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What is Linear IgA Disease?

Linear Immunoglobulin A (IgA) Disease / Dermatosis is a rare blistering disorder, an auto immune sub-epidermal vesiculo-bullous disease that may be idiopathic or drug-induced. The clinical presentation is heterogeneous and appears similar to other blistering diseases, such as bullous pemphigoid and dermatitis herpetiformis.

It is nearly identical to a similar condition that affects children, chronic bullous disease of childhood. Chronic bullous disease of childhood usually presents before puberty with an abrupt onset of blistering in the genital region, later affecting hands, feet and face.

In adults with linear IgA disease, the limbs are more often the first sites, although any area of the body may be affected later.

Studded with small blisters (vesicles) or large ones (bullæ), often target-shaped. The tendency for new blisters to arise in a ring around an old one is called the string of beads sign and groups of small blisters may be described as a cluster of jewels. Crusts, scratch-marks, sores and ulcers may arise.

The intensity of itching is variable. Blisters and ulceration on the lips and inside the mouth affect about 50%. Eye involvement may result in irritation, dryness, light sensitivity, blurred vision, corneal scarring and even blindness.

What are the causes of Linear IgA Disease?

Linear IgA disease is usually idiopathic i.e. it arises spontaneously. However, it sometimes follows infection and is rarely caused by drug allergy.

Vancomycin is the most frequently associated drug, although diclofenac, captopril, co trimoxazole, amiodarone, ciclosporin, glibencamide, lithium, penicillin, cefamandole, phenytoin, sodium hypochlorite and somatostatin have been implicated in case reports. Drug-induced disease resolves with withdrawal of the offending agent.

Linear IgA disease has also been rarely associated with lymphoma, haematological conditions, rheumatological conditions, ulcerative colitis and solid tumours.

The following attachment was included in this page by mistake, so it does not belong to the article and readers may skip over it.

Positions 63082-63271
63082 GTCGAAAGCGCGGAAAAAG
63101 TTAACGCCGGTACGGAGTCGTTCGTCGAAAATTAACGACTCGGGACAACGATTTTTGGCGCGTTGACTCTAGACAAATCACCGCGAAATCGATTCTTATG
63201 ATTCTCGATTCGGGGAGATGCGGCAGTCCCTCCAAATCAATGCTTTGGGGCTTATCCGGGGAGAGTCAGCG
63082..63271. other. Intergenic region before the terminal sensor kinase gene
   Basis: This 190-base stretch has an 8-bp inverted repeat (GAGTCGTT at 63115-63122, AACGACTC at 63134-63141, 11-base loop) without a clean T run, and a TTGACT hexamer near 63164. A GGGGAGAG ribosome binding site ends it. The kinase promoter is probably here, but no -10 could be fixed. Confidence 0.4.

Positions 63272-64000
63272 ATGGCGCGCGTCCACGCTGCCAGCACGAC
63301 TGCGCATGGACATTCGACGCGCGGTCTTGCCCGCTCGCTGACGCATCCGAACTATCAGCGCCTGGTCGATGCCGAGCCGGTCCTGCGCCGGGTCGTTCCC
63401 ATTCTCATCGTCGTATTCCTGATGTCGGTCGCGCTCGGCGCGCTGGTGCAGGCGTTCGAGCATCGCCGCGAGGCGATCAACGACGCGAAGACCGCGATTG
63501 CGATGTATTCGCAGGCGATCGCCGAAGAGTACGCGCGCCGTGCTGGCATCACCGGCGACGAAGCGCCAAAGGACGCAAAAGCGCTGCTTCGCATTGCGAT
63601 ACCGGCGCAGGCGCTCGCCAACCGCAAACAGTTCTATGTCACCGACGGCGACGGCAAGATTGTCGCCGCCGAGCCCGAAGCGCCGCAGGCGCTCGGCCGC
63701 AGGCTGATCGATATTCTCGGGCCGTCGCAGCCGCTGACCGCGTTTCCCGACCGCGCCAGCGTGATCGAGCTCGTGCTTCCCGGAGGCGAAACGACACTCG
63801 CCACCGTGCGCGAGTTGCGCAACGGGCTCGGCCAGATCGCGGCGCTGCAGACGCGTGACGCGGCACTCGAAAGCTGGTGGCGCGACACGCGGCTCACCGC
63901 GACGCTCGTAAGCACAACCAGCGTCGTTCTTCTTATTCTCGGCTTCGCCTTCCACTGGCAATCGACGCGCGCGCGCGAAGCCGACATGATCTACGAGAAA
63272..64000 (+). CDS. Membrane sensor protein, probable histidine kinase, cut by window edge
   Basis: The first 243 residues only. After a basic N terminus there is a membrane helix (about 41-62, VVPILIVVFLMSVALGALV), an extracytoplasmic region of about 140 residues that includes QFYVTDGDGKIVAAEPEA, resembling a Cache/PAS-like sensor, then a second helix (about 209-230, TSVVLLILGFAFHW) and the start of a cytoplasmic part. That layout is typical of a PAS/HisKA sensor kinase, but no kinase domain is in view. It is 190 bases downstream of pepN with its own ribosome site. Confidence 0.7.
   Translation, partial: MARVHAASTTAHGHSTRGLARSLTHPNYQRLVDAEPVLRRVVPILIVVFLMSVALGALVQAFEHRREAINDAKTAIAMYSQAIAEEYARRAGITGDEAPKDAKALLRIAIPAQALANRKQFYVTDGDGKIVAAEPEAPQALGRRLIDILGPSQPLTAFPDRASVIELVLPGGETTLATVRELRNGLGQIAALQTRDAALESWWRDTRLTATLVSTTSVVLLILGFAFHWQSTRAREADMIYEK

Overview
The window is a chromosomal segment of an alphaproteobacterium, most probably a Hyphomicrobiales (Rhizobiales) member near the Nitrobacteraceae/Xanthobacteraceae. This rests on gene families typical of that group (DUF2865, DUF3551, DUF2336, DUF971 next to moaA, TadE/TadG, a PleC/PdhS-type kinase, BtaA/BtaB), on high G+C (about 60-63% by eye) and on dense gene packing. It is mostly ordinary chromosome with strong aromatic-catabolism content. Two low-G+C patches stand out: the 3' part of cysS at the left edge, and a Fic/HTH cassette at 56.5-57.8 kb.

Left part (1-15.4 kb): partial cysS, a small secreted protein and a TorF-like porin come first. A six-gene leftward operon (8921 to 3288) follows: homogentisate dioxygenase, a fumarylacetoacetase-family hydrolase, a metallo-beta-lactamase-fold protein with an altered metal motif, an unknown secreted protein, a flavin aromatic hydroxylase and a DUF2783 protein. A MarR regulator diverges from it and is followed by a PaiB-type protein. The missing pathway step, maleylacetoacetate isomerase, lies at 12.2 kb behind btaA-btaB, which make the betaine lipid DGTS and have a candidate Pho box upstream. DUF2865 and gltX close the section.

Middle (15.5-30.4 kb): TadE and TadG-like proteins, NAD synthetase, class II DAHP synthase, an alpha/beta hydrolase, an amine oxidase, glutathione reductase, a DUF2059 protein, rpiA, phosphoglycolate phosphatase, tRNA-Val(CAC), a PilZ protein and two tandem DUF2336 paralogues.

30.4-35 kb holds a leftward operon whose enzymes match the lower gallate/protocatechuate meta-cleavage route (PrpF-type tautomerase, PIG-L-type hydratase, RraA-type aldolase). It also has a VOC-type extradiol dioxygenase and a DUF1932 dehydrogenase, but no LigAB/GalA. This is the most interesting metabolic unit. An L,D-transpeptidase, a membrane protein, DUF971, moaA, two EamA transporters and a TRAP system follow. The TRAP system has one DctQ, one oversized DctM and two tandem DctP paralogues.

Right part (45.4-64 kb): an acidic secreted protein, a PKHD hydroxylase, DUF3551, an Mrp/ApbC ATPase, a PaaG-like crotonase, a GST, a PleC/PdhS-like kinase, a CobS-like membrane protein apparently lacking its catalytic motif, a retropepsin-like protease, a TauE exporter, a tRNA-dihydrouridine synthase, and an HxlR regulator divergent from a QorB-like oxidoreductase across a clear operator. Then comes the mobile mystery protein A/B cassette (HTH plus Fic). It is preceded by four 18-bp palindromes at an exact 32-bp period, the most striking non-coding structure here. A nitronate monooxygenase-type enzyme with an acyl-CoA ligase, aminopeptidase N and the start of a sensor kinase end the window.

How is it diagnosed?

Linear IgA disease is a sub-epidermal blistering disorder. This means that a skin biopsy reports blistering just under the epidermis as opposed to some blistering disorders that result in blistering within the epidermis, such as pemphigus.

A special skin biopsy antibody test, direct immuno-fluorescence, reveals the immunoglobulin IgA along the basement membrane of the epidermis in a linear pattern.

Sometimes, these IgA antibodies can be detected by a blood test (indirect immuno fluorescence). Research indicates the antibodies are directed against various basement membrane components (target antigens).

How is it treated?

Most cases have been reported to respond to dapsone or sulfapyridine.

Some clinicians favor the use of sulfapyridine because of the lower incidence of adverse effects. However, some patients’ conditions may not respond to sulfapyridine but do respond to treatment with dapsone. A response may be seen in 48 – 72 hours.

Other reportedly useful medications include prednisolone, sulfamethoxypyridazine, colchicine, dicloxacillin, mycophenolate mofetil & intravenous immunoglobulin.

Drug-induced disease may be treated merely by withdrawal of the offending agent. In cases of linear IgA dermatosis induced by vancomycin, new lesions stop forming within approximately 2 weeks of withdrawal.

Particularly severe cases of drug-induced linear IgA dermatosis respond to a short course of oral corticosteroids.

Although the condition may eventually be cured, many patients require long-term treatment as a reduction in dose of medication results in further blistering.

Differential Diagnosis:

A number of skin conditions have an almost identical appearance. These include:

  • Bullous pemphigoid
  • Dermatitis herpetiformis
  • Lupus erythematosus
  • Epidermolysis bullosa acquisita
  • Cicatricial Pemphigoid
  • Oral Lichen Planus
  • Pemphigus
  • Chronic Ulcerative Stomatitis
  • Discoid Lupus Erythematosus
  • Psoriasis